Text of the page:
I get up early every morning to admire the sunrise. I am a morning person, so this is no hardship. I can never get enough of it, maybe because it never lasts longer than a few minutes. The extravagant beauty of the sunrise in this part of the world is evanescent. The good news is that even though it does not last, it will be back in its full splendour tomorrow morning. For that, I am infinitely grateful.
As you may know, I teach mindfulness. Not because it is the newest trend, but because I believe that mindfulness can make us happier. We spend so much time in the present, fretting about past failures and in the future, worrying about what may happen in the future that the present moment fades into insignificance. So I teach my students to be mindful of the precious present moment, now here, soon gone forever.
I often invite our Equine-guided Mindfulness Meditation workshops participants to join me for an early morning walk, to watch the sun come up over the majestic Pyrenées mountain range. In this breathtakingly beautiful part of south-west France, each morning’s spectacular sunrise remains one of the most compelling and profoundly meaningful sights of all.
Why do I find a sunrise here such an intensely emotional experience? Because it floods my whole being, every cell in my body, with gratitude.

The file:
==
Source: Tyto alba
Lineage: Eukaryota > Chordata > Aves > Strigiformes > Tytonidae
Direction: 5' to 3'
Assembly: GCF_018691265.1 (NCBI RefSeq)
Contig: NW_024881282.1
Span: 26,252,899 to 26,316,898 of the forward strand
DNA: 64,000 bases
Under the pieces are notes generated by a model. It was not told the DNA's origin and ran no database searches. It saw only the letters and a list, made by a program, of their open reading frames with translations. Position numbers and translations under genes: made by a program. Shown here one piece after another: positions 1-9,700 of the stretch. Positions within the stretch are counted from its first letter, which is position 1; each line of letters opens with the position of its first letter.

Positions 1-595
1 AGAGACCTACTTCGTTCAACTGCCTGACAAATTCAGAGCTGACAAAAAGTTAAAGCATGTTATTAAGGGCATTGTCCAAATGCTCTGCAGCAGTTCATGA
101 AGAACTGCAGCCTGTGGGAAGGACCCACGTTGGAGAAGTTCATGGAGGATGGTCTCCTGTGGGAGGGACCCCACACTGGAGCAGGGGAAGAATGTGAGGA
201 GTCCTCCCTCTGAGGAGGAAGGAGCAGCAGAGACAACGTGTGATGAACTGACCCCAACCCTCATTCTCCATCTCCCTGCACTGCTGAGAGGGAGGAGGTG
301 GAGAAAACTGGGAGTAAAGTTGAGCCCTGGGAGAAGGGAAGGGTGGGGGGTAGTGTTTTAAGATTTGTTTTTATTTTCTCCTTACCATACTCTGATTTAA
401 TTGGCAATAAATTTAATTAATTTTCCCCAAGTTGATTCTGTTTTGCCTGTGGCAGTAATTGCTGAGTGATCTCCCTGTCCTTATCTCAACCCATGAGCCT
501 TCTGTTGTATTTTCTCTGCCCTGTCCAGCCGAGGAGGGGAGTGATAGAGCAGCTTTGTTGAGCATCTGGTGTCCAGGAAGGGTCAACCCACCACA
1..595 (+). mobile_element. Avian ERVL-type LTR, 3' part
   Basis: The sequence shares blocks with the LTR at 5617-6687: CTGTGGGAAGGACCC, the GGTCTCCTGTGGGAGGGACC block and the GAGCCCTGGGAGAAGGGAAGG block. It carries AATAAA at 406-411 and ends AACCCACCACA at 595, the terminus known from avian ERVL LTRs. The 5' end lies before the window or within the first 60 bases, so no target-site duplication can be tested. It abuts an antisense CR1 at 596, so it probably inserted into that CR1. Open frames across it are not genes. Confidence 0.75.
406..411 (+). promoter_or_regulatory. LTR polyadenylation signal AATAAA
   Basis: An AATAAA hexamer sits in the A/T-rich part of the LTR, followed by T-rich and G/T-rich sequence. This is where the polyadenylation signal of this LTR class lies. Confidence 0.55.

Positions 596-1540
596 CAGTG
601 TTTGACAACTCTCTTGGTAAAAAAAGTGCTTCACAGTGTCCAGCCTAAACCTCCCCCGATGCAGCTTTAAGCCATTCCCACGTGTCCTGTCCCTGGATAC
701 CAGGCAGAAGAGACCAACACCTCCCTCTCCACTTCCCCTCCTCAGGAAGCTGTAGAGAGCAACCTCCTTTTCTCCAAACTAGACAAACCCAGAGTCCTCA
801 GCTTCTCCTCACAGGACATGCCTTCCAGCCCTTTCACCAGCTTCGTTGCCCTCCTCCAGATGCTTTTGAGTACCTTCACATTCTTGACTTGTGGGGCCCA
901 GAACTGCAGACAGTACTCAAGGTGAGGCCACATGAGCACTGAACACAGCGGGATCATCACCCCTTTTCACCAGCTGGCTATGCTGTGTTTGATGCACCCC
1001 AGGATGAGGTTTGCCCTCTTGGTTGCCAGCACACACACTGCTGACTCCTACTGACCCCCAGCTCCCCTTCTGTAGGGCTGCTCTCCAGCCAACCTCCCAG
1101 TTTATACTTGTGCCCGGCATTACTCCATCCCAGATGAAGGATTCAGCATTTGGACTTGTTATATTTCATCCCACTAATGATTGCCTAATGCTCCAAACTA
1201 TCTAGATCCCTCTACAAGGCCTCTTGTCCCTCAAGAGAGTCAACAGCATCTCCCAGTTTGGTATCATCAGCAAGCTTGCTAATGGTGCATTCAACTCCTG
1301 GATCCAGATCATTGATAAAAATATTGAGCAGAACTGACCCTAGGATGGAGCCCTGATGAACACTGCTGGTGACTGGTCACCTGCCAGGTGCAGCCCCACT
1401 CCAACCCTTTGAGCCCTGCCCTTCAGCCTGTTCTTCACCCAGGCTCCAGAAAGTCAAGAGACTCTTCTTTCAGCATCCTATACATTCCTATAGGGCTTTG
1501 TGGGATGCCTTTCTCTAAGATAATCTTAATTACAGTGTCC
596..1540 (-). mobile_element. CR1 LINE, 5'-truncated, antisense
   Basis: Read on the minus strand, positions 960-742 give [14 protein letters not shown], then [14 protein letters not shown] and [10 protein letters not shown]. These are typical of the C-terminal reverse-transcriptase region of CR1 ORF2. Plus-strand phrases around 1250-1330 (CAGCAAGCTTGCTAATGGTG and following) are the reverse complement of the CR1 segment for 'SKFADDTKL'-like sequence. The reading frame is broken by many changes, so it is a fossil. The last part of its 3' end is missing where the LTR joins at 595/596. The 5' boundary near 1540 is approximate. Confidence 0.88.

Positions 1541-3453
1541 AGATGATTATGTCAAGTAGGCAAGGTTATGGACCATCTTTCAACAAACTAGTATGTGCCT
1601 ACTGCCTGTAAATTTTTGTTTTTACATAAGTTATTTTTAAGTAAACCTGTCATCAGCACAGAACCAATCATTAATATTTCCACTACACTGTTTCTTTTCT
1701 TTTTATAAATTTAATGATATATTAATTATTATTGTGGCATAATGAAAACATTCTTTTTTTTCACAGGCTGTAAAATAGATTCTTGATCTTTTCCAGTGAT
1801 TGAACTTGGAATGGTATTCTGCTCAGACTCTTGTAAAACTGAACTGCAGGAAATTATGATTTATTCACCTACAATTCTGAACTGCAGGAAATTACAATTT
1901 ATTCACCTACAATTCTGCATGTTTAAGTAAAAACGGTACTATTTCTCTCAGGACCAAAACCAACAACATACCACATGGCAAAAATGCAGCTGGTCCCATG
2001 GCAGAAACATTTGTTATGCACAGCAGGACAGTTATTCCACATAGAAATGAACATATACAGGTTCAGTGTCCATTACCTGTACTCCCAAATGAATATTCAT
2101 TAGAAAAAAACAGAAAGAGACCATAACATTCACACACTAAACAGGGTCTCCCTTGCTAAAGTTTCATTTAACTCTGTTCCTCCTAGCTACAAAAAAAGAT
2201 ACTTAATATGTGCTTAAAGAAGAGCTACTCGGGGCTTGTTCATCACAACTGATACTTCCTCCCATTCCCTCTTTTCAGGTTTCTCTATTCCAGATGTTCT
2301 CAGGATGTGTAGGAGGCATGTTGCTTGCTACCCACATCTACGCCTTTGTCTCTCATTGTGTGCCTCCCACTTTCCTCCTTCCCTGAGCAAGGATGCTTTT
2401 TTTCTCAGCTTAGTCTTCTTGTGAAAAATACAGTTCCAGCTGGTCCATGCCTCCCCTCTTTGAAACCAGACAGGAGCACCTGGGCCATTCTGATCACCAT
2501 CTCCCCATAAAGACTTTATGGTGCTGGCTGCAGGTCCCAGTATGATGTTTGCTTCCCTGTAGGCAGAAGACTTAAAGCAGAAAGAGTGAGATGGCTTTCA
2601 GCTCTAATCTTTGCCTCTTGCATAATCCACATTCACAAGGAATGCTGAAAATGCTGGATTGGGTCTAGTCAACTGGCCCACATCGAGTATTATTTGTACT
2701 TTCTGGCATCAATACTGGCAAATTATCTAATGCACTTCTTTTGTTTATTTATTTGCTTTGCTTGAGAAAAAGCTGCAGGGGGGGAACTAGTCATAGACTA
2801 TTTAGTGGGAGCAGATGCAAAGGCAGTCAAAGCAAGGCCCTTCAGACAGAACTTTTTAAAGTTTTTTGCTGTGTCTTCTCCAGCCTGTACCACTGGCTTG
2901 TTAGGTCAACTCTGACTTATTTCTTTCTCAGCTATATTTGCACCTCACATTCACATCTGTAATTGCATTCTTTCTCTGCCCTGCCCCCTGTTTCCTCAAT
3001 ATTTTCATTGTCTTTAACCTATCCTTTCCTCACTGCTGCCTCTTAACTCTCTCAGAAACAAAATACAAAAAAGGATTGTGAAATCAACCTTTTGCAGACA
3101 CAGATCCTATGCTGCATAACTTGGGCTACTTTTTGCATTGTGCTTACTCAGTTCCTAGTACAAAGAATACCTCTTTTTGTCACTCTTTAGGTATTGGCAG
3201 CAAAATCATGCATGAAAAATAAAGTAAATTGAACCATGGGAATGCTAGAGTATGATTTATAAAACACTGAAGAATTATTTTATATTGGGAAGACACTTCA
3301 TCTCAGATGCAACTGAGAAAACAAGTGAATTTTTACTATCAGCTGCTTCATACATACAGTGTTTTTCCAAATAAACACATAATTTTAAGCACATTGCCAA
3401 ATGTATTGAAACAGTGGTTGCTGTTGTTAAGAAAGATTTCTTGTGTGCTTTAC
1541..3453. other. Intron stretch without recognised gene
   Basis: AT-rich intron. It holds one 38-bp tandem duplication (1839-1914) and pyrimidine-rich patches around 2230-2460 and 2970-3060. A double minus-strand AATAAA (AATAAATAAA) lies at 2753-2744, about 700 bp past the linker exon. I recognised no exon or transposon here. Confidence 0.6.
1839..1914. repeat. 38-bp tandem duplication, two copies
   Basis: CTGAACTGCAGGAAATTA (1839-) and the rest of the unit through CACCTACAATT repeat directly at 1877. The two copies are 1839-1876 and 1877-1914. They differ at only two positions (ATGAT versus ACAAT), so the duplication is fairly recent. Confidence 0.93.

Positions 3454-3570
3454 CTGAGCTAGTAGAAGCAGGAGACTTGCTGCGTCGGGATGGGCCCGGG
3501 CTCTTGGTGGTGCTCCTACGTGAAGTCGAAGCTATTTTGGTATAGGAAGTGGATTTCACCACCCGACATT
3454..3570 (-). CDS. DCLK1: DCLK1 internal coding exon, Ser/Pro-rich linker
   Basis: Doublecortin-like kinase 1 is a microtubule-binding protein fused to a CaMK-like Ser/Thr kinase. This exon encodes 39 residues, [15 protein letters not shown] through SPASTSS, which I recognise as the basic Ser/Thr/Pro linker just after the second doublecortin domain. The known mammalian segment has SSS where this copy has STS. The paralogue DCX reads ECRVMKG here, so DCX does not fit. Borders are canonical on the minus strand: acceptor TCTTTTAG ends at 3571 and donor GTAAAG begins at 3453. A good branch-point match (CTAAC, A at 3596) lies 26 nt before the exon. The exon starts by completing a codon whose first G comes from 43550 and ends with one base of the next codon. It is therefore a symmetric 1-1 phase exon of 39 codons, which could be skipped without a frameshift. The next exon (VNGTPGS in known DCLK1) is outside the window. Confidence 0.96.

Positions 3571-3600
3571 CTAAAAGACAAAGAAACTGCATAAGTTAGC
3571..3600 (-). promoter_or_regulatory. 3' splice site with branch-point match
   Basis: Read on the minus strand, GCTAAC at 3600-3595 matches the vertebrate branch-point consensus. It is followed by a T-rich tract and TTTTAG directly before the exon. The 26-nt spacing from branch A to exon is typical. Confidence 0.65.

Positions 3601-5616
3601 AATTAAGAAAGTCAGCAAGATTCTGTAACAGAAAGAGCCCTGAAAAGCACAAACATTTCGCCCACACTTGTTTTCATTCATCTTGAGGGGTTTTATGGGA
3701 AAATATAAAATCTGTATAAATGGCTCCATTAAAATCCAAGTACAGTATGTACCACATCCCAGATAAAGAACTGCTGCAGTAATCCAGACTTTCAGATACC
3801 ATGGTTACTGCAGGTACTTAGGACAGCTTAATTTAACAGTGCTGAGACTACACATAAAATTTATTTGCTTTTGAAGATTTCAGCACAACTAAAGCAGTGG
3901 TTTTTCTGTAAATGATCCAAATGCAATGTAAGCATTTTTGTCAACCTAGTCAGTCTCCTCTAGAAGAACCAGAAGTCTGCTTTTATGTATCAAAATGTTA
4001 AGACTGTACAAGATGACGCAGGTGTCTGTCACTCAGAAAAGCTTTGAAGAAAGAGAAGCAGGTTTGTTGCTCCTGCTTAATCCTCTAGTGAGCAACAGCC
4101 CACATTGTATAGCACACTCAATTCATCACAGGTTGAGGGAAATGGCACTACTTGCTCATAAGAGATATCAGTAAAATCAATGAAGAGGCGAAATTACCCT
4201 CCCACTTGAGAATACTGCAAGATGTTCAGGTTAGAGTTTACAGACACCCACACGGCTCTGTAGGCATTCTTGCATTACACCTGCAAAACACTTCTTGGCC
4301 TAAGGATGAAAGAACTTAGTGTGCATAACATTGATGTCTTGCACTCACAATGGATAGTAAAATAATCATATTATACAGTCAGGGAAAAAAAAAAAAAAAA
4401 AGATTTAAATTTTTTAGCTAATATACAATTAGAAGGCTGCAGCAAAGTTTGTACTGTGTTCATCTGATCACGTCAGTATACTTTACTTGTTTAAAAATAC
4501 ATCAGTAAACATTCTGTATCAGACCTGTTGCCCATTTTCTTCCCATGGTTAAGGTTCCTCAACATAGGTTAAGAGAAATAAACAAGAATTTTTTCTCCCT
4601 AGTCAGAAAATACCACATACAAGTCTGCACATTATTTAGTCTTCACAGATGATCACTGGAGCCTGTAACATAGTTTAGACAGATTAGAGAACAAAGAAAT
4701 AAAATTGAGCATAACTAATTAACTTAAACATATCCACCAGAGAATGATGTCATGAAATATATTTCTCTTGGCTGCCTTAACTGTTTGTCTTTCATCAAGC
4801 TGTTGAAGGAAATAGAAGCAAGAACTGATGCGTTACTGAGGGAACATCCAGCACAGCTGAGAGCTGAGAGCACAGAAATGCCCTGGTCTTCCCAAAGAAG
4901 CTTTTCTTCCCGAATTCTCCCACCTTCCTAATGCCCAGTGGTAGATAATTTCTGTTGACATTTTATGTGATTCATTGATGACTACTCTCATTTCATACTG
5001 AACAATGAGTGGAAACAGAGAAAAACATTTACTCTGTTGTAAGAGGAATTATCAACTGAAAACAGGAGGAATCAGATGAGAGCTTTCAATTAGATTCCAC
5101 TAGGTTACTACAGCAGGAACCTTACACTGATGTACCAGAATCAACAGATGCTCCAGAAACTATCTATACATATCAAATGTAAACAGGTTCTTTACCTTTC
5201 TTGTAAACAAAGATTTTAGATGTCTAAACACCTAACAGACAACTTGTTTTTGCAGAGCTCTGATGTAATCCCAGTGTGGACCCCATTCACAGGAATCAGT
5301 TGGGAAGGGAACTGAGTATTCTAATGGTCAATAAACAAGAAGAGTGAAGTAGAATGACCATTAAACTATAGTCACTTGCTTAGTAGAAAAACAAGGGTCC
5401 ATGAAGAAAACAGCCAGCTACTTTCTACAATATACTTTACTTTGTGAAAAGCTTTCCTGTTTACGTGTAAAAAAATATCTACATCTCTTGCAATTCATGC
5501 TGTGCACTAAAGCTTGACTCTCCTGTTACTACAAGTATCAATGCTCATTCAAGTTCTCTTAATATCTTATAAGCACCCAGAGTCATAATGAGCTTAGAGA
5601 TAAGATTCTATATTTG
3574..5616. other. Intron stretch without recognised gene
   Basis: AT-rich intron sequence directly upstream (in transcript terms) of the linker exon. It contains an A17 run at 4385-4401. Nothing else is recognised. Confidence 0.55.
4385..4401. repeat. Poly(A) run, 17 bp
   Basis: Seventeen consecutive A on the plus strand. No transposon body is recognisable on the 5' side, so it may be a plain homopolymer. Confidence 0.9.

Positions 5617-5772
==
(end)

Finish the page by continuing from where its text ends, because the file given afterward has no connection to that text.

Mindfulness is a million times more meaningful in the presence of gratitude.
Being mindful of each individual moment can be beneficial in many different ways. Adding gratitude to the experience amplifies these benefits a million times. In each and every moment we can find something to be grateful for, even if we are simply grateful to be alive.
I do not teach mindfulness during our equine guided mindfulness meditation workshops by lecturing participants. Focussing alternatively and collectively on visual, auditory, kinesthetic, tactile, olfactory and gustatory mindfulness, we practice mindfulness together by taking part in a variety of activities: a tutored wine tasting, walking part of the Camino de Santiago, attending a typical Gascon fresh food market, eating a gourmet Gascon dinner, visiting a nearly 1000-year old abbey perched on a hilltop etc.
Mindfulness is a very important part of my workshops, but if there is one thing that I have learned living in this part of the world where inhabitants are famous for their long, happy and healthy lifestyle, it is that balance must be preserved in all things.
Mindfulness is beneficial only when it is balanced by giving equal amounts of attention to the present and the past.
In my humble opinion, our problem is not that we are not mindful enough, but that we are unbalanced. We spend disproportional amounts of time in the future and in the past. The ideal is to spend equal amounts of time
- in the past, to appreciate past events we are grateful for,
- in the present, to appreciate the moments evanescent beauty and what we have here-and-now
- and in the future, to manifest our dreams and desires.
Johann Wolfgang von Goethe said, “Always hold fast to the present. Every situation, indeed every moment, is of infinite value, for it is the representative of a whole eternity.”
I am grateful for the infinite value of each moment.
I would also be very grateful if you would subscribe to my mailing list (see top right), so that I can share more moments of infinite value with you, once a month.